Is that how it is people of God? Do any of you wish to say that sometimes you can stand upright? Sometimes you do defeat those unseen demons of pride, greed, lust, and despair? Sometimes your flesh can see God? Sometimes your flesh is not totally corrupt and dead? Sometimes your flesh is indeed on God's side? I didn't think so. And that's not what the Collect for this Sunday originally said. When it was first written around 600 A.D., it said, "We cannot AT ANYTIME stand upright." This is the way it was used by Luther in his liturgy and in a Litany he wrote in 1529. In 1558, however, Queen Elizabeth of England, not wanting to sound so down on human nature changed it to read "we cannot ALWAYS stand upright."

Friend, it's an ever present temptation to not speak as darkly, as dimly, as bleakly about fallen human nature as the Bible does. John Calvin said in the 16th century that the one who praises human nature always wins. He wasn't agreeing with that, but saying that it's always popular with people to speak positively about human nature. A columnist in last Saturday's paper did that. Rather than speaking of us as sinners, as fallen, condemned creatures, he called us "mistake-makers."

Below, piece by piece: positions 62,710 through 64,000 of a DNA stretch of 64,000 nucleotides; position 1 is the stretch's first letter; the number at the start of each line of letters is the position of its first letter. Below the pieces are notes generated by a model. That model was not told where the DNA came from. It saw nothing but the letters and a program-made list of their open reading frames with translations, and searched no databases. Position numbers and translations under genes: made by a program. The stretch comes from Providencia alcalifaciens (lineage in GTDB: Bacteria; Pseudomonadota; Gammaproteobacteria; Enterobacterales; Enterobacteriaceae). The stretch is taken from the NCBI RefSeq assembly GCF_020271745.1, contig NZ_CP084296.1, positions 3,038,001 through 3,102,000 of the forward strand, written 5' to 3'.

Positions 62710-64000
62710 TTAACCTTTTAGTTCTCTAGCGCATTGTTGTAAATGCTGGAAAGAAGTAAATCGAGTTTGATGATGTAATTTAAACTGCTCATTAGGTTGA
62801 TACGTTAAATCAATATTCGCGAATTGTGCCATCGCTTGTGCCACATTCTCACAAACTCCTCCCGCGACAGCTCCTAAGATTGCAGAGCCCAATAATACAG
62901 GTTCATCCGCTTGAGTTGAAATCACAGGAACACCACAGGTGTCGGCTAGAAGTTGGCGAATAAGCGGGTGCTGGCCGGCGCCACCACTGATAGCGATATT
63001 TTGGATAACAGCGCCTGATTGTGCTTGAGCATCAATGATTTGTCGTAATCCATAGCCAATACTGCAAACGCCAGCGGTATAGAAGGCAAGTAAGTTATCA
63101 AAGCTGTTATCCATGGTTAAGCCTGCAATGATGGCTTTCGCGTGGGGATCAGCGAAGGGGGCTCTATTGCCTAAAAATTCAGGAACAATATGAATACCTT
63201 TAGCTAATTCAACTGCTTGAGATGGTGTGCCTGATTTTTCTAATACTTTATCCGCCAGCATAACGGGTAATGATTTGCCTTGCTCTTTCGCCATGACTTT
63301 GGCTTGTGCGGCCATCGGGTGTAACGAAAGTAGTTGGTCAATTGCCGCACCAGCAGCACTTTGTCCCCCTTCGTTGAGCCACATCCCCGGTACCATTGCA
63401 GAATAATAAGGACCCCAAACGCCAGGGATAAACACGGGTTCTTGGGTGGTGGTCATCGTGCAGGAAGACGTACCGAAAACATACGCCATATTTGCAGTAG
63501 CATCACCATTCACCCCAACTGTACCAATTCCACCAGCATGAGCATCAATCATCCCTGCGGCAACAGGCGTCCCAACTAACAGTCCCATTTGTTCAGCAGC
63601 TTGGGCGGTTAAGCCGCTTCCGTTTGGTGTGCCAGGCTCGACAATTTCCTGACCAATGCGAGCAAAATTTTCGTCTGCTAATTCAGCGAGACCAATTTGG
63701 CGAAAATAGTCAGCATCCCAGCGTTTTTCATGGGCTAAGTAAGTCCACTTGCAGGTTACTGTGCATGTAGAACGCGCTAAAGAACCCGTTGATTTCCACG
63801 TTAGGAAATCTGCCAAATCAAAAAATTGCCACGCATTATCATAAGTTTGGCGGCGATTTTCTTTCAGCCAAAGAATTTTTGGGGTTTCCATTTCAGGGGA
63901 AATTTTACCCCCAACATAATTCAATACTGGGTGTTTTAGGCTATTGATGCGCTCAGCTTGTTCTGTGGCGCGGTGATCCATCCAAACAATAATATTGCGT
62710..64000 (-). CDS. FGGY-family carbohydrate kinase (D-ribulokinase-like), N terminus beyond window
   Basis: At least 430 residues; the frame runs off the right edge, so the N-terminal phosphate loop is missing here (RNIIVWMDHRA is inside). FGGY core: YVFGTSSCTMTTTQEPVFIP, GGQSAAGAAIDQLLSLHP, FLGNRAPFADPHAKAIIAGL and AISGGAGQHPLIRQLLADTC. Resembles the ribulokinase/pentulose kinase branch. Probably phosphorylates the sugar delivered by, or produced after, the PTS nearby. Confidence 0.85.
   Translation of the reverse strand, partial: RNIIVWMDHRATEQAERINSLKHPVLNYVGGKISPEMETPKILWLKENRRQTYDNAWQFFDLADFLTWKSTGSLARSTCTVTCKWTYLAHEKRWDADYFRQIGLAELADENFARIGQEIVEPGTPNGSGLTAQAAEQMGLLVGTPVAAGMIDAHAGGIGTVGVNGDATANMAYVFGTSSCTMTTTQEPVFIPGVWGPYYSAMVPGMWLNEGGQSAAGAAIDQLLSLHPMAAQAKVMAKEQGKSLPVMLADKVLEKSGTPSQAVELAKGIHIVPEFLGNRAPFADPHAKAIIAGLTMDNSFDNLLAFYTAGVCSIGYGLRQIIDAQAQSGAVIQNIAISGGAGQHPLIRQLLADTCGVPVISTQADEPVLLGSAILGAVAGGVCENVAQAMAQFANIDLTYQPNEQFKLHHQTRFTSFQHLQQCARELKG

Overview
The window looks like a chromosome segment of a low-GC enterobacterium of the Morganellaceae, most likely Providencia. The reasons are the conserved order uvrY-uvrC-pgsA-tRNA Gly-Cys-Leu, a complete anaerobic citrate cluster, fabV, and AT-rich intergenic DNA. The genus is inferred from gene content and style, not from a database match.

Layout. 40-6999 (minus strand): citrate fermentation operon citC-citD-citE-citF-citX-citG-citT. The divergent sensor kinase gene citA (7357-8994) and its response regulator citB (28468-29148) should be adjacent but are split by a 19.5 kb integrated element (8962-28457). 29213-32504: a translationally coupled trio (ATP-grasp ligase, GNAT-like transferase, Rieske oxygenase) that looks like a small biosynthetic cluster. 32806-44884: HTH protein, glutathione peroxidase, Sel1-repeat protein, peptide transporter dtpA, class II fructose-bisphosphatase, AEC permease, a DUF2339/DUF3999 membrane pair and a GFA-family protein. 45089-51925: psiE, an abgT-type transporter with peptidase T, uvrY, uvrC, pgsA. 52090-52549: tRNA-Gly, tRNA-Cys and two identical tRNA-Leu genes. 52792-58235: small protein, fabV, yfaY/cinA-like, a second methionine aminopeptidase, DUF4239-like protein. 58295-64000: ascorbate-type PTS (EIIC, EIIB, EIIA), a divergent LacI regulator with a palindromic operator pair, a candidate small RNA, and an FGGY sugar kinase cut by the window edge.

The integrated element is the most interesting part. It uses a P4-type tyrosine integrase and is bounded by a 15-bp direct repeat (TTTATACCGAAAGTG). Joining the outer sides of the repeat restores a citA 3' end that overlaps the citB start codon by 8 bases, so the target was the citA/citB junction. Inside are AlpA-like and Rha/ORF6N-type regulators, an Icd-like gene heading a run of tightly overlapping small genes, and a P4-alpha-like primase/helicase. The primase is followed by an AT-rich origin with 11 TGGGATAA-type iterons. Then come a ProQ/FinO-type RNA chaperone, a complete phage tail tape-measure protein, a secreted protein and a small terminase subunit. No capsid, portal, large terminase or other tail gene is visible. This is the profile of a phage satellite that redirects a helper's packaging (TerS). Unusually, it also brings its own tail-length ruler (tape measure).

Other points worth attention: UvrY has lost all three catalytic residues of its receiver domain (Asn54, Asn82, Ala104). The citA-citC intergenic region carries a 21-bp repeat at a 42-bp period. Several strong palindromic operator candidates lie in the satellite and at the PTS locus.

This is much more appealing to fallen humans. We're not by nature blind, dead, enemies of God; we just make mistakes here and there. But friend, if that is your view than you really will miss the sweetness of Christmas, the fullness of Christ, the miracle of redemption. If we are but mistake-makers, we do not need forgiving, redeeming or saving. If all we confess on Sunday is that we are "poor, miserable mistake-makers" rather than "poor, miserable sinners," than all we need is another chance. But if we see how helpless we really are against demons, against our fallen natures, if we see that we cannot at anytime stand upright, then the Epiphany of Jesus really means something to us...and it's even better than we think!